10 January 2017
DUP need to change their approach, says Mary Lou
The way to end the ‘cycle of crisis’ is with genuine power-sharing, says Sinn Féin deputy leader
MARY LOU McDONALD has said that Sinn Féin’s position either side of an Assembly election will not change – DUP leader Arlene Foster must stand aside as First Minister for an investigation of the RHI scandal.
Speaking at the Dáil, the Sinn Féin deputy leader rejected claims by DUP MP Jeffrey Donaldson earlier in the day on Dublin-based radio stations that a return to power-sharing might not be possible:
“Of course putting an Executive would be possible but what won’t be possible is that we return to the same routine that we have faced for the last number of years.
“Martin McGuinness has referred to that as ‘no return to the status quo’. What that means is that to exercise power jointly, for power-sharing to work, all parties need to be committed and need to understand the basic tenets of it.
“You cannot have a power-sharing administration in which one party so clearly and so frequently pokes the other party in the eye and, worse than that, denies democratic rights to sections of the population. That is not a runner.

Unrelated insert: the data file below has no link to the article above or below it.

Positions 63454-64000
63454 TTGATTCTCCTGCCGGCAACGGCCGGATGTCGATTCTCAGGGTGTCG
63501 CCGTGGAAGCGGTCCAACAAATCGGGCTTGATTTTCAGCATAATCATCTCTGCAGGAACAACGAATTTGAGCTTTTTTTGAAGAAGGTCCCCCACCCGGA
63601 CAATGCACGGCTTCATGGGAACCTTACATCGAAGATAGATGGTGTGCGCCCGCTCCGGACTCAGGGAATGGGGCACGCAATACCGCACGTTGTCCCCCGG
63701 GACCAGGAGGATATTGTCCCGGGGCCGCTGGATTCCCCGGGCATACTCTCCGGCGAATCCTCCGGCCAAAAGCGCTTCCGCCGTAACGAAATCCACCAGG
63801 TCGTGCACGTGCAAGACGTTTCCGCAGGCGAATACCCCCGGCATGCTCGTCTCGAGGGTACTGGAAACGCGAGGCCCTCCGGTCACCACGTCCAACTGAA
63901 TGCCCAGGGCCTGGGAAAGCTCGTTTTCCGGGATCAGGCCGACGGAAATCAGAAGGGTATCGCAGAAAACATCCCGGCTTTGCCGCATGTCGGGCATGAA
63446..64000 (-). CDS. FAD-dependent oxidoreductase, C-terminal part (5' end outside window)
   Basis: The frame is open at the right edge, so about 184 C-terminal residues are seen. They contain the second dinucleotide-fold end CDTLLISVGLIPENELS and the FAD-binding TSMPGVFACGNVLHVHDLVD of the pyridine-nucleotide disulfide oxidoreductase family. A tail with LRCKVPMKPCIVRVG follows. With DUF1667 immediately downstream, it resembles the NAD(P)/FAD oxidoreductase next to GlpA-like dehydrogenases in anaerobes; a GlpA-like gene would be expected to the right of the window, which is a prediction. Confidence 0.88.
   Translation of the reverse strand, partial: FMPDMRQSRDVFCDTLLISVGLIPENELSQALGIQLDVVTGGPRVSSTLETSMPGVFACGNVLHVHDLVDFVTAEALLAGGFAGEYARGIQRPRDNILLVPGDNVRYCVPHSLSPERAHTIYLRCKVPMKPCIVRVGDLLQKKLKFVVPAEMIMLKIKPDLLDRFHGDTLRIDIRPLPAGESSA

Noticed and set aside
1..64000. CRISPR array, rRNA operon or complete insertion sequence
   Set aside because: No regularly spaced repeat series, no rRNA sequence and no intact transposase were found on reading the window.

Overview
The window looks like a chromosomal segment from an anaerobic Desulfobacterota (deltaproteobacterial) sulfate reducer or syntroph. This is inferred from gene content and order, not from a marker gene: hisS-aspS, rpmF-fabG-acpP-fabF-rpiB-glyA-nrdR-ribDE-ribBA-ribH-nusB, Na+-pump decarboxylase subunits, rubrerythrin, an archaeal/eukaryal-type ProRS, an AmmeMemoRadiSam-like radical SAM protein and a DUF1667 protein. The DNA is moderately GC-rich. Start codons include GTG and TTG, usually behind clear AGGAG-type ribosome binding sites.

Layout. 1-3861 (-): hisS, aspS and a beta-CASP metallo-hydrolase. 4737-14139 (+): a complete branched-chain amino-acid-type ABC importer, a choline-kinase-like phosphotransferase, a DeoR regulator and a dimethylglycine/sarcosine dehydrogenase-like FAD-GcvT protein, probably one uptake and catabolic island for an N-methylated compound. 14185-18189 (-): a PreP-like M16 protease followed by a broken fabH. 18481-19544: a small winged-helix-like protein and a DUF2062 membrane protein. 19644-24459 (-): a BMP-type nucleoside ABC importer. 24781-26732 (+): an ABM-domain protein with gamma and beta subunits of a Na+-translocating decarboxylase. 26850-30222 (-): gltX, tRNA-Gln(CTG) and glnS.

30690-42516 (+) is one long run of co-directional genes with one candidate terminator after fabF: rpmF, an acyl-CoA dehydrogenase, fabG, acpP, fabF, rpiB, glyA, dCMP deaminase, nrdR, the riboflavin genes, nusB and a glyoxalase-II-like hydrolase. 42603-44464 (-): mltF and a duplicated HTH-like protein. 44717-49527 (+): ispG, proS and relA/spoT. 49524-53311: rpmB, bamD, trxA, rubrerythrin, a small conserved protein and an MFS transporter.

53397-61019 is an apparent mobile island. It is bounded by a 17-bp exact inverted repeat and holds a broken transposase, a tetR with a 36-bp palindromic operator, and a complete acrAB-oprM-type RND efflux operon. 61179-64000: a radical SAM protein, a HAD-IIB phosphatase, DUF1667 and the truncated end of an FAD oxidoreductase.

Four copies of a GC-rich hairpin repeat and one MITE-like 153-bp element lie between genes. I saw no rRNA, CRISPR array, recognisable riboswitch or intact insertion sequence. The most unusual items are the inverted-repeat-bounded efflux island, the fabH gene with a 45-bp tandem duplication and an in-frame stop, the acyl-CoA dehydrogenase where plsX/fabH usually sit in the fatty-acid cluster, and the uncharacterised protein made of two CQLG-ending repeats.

“How could anybody in real terms describe that as power-sharing?”
Noting that the DUP opposed the Good Friday Agreement and went into power-sharing reluctantly but because they had no other option (“we get that”), she said that power-sharing by the DUP “needs to be real”.
It is now 2017 and the way to “end the cycle of crisis” is with genuine power-sharing, she said.
“It’s a big challenge for all of us,” the Sinn Féin deputy leader acknowledged and added:
“It will require the DUP to do significant soul searching, to change their approach, to appreciate the realities of political life and to understand that the population – whether Orange or Green – right across society won’t tolerate malpractice, bad government or blatant discrimination.
“It’s not on. It’s not acceptable.”
An initiative for dialogue
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Contributions from key figures in the churches, academia and wider civic society as well as senior republican figures
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